This directive is used to set the type of a symbol.
For COFF targets, this directive is permitted only within
.endef pairs. It is used like this:
This records the integer int as the type attribute of a symbol table entry.
For ELF targets, the
.type directive is used like this:
.type name , type description
This sets the type of symbol name to be either a function symbol or an object symbol. There are five different syntaxes supported for the type description field, in order to provide compatibility with various other assemblers.
Because some of the characters used in these syntaxes (such as ‘@’ and ‘#’) are comment characters for some architectures, some of the syntaxes below do not work on all architectures. The first variant will be accepted by the GNU assembler on all architectures so that variant should be used for maximum portability, if you do not need to assemble your code with other assemblers.
The syntaxes supported are:
.type <name> STT_<TYPE_IN_UPPER_CASE> .type <name>,#<type> .type <name>,@<type> .type <name>,%<type> .type <name>,"<type>"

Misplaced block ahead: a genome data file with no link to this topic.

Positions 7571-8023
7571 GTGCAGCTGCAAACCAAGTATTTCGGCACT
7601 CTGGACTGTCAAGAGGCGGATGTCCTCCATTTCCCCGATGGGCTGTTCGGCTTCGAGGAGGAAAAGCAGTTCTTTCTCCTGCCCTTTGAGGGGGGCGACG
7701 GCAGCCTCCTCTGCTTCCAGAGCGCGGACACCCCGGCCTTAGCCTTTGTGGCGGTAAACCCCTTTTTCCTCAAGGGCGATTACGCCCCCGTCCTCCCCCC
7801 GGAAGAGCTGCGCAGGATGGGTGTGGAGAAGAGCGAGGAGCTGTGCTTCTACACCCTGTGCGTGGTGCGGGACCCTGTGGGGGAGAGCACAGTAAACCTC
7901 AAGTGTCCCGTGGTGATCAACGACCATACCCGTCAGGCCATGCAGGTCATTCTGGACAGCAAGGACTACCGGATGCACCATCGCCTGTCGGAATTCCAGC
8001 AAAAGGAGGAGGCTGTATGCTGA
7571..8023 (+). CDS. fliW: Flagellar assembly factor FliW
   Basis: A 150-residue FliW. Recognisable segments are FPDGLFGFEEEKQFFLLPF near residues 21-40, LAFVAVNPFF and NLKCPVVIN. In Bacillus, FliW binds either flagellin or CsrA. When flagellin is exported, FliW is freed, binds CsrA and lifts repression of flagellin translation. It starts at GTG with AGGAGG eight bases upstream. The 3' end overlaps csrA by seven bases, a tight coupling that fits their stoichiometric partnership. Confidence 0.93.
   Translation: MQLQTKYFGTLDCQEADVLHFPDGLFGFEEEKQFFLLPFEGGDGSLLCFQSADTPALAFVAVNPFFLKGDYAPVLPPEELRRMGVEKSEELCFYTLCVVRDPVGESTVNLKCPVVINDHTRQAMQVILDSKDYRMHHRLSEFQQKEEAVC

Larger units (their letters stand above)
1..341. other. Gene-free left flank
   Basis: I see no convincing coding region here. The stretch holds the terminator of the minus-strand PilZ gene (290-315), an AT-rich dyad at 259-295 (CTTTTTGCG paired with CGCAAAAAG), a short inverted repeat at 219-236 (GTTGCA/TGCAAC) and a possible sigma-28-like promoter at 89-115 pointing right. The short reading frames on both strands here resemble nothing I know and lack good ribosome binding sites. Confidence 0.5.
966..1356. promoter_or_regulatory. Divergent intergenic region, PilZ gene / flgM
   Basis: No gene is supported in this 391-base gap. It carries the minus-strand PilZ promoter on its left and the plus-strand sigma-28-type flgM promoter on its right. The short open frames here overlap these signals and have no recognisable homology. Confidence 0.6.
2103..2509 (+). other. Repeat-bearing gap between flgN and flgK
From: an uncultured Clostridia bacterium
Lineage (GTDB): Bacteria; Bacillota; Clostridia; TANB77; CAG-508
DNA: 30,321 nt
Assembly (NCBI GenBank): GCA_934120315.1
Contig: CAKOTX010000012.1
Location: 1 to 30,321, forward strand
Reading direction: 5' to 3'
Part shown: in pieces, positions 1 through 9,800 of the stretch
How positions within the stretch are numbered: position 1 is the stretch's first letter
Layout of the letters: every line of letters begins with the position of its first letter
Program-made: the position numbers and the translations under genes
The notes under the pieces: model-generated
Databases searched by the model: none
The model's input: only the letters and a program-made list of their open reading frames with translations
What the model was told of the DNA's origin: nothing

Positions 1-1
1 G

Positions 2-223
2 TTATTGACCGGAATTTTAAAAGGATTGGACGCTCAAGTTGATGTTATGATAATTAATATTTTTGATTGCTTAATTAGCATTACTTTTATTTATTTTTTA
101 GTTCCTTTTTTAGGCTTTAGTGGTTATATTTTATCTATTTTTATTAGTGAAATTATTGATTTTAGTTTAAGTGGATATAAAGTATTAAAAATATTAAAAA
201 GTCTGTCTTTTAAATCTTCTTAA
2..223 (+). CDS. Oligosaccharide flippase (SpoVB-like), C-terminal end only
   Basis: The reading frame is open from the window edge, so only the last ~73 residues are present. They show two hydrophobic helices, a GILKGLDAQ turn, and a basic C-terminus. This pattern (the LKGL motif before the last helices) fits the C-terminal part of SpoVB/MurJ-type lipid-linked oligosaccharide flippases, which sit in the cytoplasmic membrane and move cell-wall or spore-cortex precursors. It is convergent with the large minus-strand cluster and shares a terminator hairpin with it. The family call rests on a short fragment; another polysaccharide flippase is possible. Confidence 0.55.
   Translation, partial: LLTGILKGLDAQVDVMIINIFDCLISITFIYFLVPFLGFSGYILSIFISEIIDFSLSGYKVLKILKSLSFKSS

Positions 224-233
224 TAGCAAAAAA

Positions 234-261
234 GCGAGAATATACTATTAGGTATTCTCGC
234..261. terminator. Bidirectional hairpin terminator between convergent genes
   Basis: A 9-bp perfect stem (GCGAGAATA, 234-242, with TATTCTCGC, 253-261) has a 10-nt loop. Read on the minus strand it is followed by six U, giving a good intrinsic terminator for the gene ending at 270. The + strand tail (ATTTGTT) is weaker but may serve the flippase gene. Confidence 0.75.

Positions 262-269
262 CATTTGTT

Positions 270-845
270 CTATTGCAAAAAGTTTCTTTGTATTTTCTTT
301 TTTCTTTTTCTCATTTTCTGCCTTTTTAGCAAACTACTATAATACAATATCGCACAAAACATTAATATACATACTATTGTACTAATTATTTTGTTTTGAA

The types supported are:
Mark the symbol as being a function name.
Mark the symbol as an indirect function when evaluated during reloc processing. (This is only supported on assemblers targeting GNU systems).
Mark the symbol as being a data object.
Mark the symbol as being a thread-local data object.
Mark the symbol as being a common data object.
Does not mark the symbol in any way. It is supported just for completeness.
Marks the symbol as being a globally unique data object. The dynamic linker will make sure that in the entire process there is just one symbol with this name and type in use. (This is only supported on assemblers targeting GNU systems).
Changing between incompatible types other than from/to STT_NOTYPE will result in a diagnostic. An intermediate change to STT_NOTYPE will silence this.
Note: Some targets support extra types in addition to those listed above.